Just a reminder of what falling dollar currently means. Dollar depreciation is clearly part of what is needed to bring the US trade deficit down to a more sustainable level. But what is the case for China -- with its $50 billion or so current account surplus and $150 billion or so annual reserve increase -- to depreciate against the world as well?
General glut’s weblog nicely reviews today’s events.
And let me take a moment to give Thanksgiving kudos to the Financial Times for their recent coverage of the dollar story. The oped page has run solid pieces by Wolf and Cecchetti. Phil Coggan’s column on Monday said what a lot of what I was trying to say in my post about "large players in large markets" in a lot fewer words. The Wall Street Journal ran a Monday story emphasizing that Asia was accepting dollar depreciation (to a degree). The FT had a set of stories on Monday highlighting the difficulties created by the asymmetries in the way Asia is adjusting: the won and the yen have strengthened v. the dollar and the yuan has stayed fixed (i.e. the won and yen have strengthened v. the Chinese yuan). Hence friction between Korea’s finance ministry and central bank, and Japanese talk of intervention. The WSJ story was OK, but it failed to pick up on the tensions among the Asian countries in the way that the FT’s combined coverage did.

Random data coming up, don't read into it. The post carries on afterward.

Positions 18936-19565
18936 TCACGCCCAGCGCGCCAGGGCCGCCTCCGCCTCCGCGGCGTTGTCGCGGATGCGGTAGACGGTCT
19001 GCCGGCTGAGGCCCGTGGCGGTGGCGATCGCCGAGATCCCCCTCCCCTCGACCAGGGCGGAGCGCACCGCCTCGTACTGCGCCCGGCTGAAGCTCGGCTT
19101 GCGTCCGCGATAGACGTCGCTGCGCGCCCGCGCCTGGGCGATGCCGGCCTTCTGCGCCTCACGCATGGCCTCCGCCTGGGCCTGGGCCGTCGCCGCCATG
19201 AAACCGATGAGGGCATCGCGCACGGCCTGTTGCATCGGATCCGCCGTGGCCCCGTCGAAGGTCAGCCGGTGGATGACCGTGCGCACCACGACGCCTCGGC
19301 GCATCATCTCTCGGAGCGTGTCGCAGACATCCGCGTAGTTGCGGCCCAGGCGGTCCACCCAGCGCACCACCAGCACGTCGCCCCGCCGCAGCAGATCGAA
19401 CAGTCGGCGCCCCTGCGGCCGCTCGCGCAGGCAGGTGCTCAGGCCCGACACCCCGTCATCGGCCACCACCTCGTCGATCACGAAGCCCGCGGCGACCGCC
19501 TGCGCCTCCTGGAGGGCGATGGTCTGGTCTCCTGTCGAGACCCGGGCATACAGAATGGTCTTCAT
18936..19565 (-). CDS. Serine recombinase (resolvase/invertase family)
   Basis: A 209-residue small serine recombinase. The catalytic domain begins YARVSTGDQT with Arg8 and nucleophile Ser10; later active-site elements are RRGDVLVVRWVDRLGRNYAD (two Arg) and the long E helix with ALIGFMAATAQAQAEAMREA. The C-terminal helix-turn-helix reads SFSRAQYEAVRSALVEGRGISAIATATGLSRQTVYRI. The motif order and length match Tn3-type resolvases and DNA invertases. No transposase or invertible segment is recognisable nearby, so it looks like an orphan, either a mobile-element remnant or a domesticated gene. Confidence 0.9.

Today’s FT had a nice story on Russia’s desire to build up its euro reserves -- evidence that at least some of smaller parts of the Bretton Woods system are tiring of the dollar reserve accumulation game.
All these articles tell part of the dollar’s story -- the growing desire on one hand to diversify reserve holdings to protect against a dollar fall (or in the case of the People’s Bank of China, a desire not to have to add to its already massive dollar holdings to soak up massive capital inflows) and on the other hand worries that failure to intervene will siphon away growth by undermining exports.
The FT has long paid more attention to international economic issues than the WSJ, in part because of London’s currency markets. And in a world where at least half the financing for the US current account deficit is likely coming from official sources (i.e. central bank intervention), its greater emphasis on the "policy world" also is likely to pay real market dividends.